Pollwatch – State of the Parties: Lib Dems 11%, Labour 40%, Tories 36% (April 2011)

Well, it’s been a while since last the Voice rounded-up the polls — but with Scottish/Welsh/local elections just weeks away, it’s time to dust down our spreadsheets and take a look at the current states of the parties.

A total of 35 polls were published during March. Now, as our readers know, LDV doesn’t cover them with the same breathless excitements as other parts of the media. Most poll movements are within the margin of error, so it is only looked at over a period of time that you can detect whether there has really been any significant movements between the parties. With those caveats in place, let’s succomb to the inevitable and start poll-obsessing…

Here are the March averages for the parties across the seven polling companies which conducted surveys:

  • Con 33%, Lab 41%, Lib Dem 10% (Angus Reid)
  • Con 36%, Lab 41%, Lib Dem 12% (ComRes)
  • Con 37%, Lab 36%, Lib Dem 16% (ICM)
  • Con 37%, Lab 41%, Lib Dem 10% (Ipsos-MORI/Reuters)
  • Con 35%, Lab 37%, Lib Dem 11% (Opinium)
  • Con 35%, Lab 41%, Lib Dem 11% (Populus)
  • Con 36%, Lab 43%, Lib Dem 10% (YouGov)

All of which produces an average rating for the parties in March as follows:

    Conservatives 36%, Labour 40%, Lib Dems 11%

Let’s take a look at the figures from each of the main parties’ perspectives…

Conservatives… I’d say the Tories have probably greatest reason to be satisfied by current polls. True, they are trailing Labour (except according to ICM), but the margins are modest considering the stark nature of the arguments about public spending cuts. David Cameron is the best rated of the party leaders, and Cameron and George Osborne are more trusted than Eds Miliband and Balls to run the economy. As UK Polling Report’s Anthony Wells notes:

… if we look back at 2006-2007 when the opposition Conservatives had a comparable single-digit lead over the Labour government, David Cameron was pretty much neck and neck with Tony Blair as best PM, the Conservatives and Labour were pretty much neck and neck on who would run the economy well and Cameron had a positive approval rating.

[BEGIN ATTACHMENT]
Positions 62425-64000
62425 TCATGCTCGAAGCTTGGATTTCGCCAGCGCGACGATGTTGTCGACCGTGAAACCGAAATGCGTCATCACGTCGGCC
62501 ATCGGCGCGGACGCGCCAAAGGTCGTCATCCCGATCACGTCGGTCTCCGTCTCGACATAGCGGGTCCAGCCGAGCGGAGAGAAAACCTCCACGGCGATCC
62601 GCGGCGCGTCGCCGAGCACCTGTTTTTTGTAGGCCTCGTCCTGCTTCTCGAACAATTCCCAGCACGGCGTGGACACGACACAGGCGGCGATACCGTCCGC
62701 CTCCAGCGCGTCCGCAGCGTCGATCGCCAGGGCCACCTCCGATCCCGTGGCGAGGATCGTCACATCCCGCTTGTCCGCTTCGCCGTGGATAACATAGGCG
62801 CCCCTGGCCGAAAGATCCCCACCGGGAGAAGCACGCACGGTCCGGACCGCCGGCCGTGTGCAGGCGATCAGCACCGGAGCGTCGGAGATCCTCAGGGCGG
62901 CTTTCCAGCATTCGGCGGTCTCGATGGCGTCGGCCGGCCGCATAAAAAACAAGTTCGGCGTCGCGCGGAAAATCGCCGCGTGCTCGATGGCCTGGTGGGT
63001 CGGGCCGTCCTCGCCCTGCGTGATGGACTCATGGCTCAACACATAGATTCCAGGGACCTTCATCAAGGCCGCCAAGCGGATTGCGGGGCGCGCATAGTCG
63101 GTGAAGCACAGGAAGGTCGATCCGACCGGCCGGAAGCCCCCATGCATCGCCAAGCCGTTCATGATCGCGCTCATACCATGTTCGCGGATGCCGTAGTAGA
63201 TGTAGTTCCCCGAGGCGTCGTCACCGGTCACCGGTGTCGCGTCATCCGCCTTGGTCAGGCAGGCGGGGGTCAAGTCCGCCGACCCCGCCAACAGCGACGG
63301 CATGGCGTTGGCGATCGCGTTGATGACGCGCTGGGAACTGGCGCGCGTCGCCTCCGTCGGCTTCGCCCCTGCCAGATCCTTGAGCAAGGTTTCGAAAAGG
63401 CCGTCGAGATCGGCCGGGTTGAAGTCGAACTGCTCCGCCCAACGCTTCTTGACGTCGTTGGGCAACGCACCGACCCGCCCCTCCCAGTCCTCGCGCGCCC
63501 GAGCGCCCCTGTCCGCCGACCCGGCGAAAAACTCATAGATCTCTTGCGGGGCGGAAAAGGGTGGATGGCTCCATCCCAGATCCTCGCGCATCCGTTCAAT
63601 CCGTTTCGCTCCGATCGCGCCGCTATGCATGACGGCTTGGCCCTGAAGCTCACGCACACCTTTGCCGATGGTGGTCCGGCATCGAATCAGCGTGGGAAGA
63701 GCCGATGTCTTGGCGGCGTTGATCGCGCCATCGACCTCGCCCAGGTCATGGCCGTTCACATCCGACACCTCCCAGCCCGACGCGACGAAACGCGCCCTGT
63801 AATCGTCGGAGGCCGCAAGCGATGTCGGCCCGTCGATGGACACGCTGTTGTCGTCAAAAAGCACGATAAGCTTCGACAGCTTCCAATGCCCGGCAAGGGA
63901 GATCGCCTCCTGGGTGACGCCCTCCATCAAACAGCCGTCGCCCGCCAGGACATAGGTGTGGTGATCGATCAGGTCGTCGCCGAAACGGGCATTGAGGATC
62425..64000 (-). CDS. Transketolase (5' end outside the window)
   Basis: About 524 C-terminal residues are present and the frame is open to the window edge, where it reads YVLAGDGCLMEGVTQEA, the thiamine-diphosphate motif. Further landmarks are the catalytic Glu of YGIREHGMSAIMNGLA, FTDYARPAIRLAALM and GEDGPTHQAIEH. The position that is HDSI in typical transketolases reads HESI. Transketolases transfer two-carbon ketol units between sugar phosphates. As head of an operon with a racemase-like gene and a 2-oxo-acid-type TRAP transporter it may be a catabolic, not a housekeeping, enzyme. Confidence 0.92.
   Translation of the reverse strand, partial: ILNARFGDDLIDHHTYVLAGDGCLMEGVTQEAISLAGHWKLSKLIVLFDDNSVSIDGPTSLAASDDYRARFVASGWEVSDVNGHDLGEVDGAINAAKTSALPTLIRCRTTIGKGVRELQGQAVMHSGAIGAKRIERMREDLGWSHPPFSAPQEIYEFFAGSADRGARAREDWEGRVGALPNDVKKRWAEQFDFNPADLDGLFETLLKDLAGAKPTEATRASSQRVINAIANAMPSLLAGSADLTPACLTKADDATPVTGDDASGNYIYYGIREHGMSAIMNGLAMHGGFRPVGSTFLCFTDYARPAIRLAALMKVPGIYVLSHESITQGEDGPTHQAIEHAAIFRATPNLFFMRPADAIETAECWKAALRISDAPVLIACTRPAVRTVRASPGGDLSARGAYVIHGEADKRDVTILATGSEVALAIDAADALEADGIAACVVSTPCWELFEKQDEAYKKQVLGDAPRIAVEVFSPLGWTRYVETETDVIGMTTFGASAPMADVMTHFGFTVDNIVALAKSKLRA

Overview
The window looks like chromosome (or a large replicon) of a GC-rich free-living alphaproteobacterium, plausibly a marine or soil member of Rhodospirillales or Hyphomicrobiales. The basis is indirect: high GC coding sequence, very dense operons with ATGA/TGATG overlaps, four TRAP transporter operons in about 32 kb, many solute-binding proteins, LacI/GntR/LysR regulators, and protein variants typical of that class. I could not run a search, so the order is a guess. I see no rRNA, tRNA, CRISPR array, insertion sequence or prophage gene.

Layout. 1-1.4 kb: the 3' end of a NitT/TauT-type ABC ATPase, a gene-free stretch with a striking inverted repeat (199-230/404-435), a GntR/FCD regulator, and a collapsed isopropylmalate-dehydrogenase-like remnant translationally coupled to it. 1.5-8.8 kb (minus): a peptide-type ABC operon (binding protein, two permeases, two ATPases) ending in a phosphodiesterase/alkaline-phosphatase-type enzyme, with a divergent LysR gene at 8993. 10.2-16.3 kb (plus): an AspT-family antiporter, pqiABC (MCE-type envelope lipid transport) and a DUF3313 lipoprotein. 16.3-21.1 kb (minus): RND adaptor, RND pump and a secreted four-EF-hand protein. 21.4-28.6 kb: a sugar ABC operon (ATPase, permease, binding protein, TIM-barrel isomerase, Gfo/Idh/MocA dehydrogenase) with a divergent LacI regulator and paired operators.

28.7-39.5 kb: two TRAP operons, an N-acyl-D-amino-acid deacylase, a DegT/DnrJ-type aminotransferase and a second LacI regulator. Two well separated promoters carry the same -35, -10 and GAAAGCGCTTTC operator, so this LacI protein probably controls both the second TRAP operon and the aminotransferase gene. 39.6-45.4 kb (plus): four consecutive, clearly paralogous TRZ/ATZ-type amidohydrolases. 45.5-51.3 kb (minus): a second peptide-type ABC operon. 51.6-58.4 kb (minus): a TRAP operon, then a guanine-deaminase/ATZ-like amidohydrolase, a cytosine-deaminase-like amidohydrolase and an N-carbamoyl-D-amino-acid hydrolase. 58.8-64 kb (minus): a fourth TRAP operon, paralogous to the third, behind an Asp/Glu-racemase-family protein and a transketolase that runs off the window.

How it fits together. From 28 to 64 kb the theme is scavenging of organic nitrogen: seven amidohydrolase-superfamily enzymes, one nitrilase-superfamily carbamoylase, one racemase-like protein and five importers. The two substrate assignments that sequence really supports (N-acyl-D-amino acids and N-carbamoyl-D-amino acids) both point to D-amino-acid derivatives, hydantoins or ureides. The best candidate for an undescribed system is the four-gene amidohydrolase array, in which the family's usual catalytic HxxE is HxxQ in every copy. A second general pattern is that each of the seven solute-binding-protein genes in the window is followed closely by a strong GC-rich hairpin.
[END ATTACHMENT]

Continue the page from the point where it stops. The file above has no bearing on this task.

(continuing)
Labour… If Labour look only at the headline figures, they may well feel content: in the lead in almost every poll, they have bounced back from their electoral drubbing of less than a year ago with no sign (yet, at any rate) of the civil war that bedevilled Labour in the early 1980s. And yet… True, they lead the Tories, but they trail the combined vote shares of the two Coalition parties.

Moreover, they are losing the economic argument on two fronts: first, the public backs the cuts (or even thinks they should go further) by 57% to 35%; and, secondly, the public pins the blame for the economic crisis on the previous (Labour) government rather than the current (Coalition) government by 49% to 26%. If the Coalition holds til 2015, and if the economy is still recovering steadily, Labour could face a potent double whammy — blamed both for the mess, and for opposing the measures needed to sort out their mess.

Liberal Democrats… Well, what can I say? The polling figures speak for themselves, the one bright(ish) ray of sunshine being ICM’s consistently higher rating for the party: 18% in February, 16% in March. Traditionally, ICM have always been a little more generous to the party than other pollsters; and generally speaking this has been justified by the eventual results. Some wise words from Anthony Wells, who examines this discrepancy here:

… in terms of saying whether ICM are right on the Liberal Democrats … or whether the other companies are, there is no easy answer since we don’t know what is causing it. I expect, in practice, most people will tend to believe the results they want to.

On a national level, and assuming the next general election is still more than four years away, current polling figures are of little significance: the party will be hoping/expecting to be in a much stronger position in 2015, having helped deliver a strong, moderate, reforming government. But of course there are national elections in Scotland and Wales, and local elections in most of England, before then.

In these elections the party’s current standing will matter, and it looks like the Lib Dems will be in for a tough night. In Scotland, latest polls suggest the party winning just 5 seats (down from 16); in Wales, a survey suggests we could win 5 (down from 6); and in English local elections a YouGov poll reckoned the Lib Dems could lose 700 of our 1,850 defending councillors and 11 of our 25 majority control councils.